The phrase ‘rain cats and dogs‘ is a weather related idiom that means it’s raining heavily outside.
The Origin Of ‘Raining Cats And Dogs’
The origin of the phrase it’s raining cats and dogs is at least 350 years old. Since the 17th century, this term has been used in some form or another to describe rainy weather. But why is that? Well, there are a few theories floating around that talk about how this saying originated, but ultimately, its origin remains unclear.
This expression shows up in print as early as 1653. For example, a modified form of it is seen in a comedy called The City Wit, written in 1653 by Richard Brome:
“It shall raine… Dogs and Polecats.”
The phrase with its modern wording comes as early as the year 1738. It is found in A Complete Collection of Genteel and Ingenious Conversation, by Jonathan Swift:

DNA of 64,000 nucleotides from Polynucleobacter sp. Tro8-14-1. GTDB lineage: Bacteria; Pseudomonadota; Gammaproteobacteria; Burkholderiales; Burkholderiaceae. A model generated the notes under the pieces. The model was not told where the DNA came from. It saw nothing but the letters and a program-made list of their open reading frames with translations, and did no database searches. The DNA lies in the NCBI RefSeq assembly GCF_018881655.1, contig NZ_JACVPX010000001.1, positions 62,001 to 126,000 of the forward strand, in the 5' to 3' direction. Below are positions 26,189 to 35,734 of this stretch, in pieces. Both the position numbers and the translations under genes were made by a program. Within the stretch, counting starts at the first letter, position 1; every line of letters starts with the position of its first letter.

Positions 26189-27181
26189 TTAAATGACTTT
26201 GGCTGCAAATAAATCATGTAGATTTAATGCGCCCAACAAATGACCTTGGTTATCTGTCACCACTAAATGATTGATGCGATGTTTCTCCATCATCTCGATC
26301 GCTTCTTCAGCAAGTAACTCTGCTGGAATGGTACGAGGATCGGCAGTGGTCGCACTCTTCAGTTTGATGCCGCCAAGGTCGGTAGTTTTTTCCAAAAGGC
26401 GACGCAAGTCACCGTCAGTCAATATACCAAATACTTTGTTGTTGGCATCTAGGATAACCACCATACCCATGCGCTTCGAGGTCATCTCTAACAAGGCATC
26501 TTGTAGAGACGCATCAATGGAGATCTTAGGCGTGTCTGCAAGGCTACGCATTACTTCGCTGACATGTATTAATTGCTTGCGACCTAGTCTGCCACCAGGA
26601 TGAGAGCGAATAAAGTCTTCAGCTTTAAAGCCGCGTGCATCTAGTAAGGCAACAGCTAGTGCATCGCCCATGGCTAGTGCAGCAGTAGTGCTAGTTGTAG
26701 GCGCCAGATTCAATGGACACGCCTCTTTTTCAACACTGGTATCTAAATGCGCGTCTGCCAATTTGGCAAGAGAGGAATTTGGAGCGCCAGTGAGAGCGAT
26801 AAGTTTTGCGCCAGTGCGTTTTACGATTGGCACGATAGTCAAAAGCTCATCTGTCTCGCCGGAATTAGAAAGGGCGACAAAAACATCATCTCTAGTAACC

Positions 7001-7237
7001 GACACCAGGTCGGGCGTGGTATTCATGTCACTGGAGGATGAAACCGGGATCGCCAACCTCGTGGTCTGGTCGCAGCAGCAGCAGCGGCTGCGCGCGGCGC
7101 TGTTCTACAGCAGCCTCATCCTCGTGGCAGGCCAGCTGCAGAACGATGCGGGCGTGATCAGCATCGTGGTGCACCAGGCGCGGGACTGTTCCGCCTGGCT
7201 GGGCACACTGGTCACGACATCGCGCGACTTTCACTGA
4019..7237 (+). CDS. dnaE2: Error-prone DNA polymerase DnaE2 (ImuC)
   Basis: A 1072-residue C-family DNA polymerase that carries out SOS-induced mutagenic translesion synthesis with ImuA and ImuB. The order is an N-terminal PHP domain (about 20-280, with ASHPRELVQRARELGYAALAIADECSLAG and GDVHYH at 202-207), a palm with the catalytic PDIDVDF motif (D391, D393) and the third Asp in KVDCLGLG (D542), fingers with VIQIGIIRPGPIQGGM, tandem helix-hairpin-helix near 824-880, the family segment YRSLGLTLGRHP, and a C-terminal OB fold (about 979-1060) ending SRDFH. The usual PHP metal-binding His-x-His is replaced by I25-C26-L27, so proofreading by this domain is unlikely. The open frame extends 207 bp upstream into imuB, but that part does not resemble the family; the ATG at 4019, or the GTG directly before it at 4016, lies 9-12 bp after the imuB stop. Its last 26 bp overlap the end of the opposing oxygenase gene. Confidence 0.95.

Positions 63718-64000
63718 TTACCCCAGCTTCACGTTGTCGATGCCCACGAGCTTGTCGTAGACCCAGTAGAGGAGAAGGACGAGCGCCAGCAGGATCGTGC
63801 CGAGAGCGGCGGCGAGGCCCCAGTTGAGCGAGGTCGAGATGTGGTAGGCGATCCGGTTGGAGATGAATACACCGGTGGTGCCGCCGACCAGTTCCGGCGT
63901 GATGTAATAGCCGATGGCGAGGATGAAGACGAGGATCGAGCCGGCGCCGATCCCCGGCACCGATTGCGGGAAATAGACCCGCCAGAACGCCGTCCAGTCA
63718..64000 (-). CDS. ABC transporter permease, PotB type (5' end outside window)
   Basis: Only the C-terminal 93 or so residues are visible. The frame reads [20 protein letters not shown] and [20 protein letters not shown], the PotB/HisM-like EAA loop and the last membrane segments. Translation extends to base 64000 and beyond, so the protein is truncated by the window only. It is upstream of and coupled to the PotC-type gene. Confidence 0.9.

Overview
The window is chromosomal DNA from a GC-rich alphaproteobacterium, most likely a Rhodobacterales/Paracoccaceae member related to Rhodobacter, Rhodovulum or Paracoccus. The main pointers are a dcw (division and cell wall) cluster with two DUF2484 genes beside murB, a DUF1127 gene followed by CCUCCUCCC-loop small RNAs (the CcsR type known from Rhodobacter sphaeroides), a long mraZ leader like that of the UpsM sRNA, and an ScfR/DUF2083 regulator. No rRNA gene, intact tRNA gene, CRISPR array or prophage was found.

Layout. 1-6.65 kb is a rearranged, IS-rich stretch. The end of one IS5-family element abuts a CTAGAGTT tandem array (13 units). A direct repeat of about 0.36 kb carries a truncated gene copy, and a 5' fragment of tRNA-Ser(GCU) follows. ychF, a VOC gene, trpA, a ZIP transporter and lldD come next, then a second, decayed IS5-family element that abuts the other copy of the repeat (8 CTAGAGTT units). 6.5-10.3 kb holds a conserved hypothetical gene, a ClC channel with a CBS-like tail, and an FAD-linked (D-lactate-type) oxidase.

“I know Sir John will go, though he was sure it would rain cats and dogs.”
Here is an example of this idiom in a sentence:
- I was planning to go for a walk today, but it’s raining cats and dogs outside so I’ll have to wait until the weather calms down.
- The sky is filled with dark clouds, so it’ll probably be pouring buckets soon.
- Mike had to run out into the pouring rain so that he could roll up the windows to his car.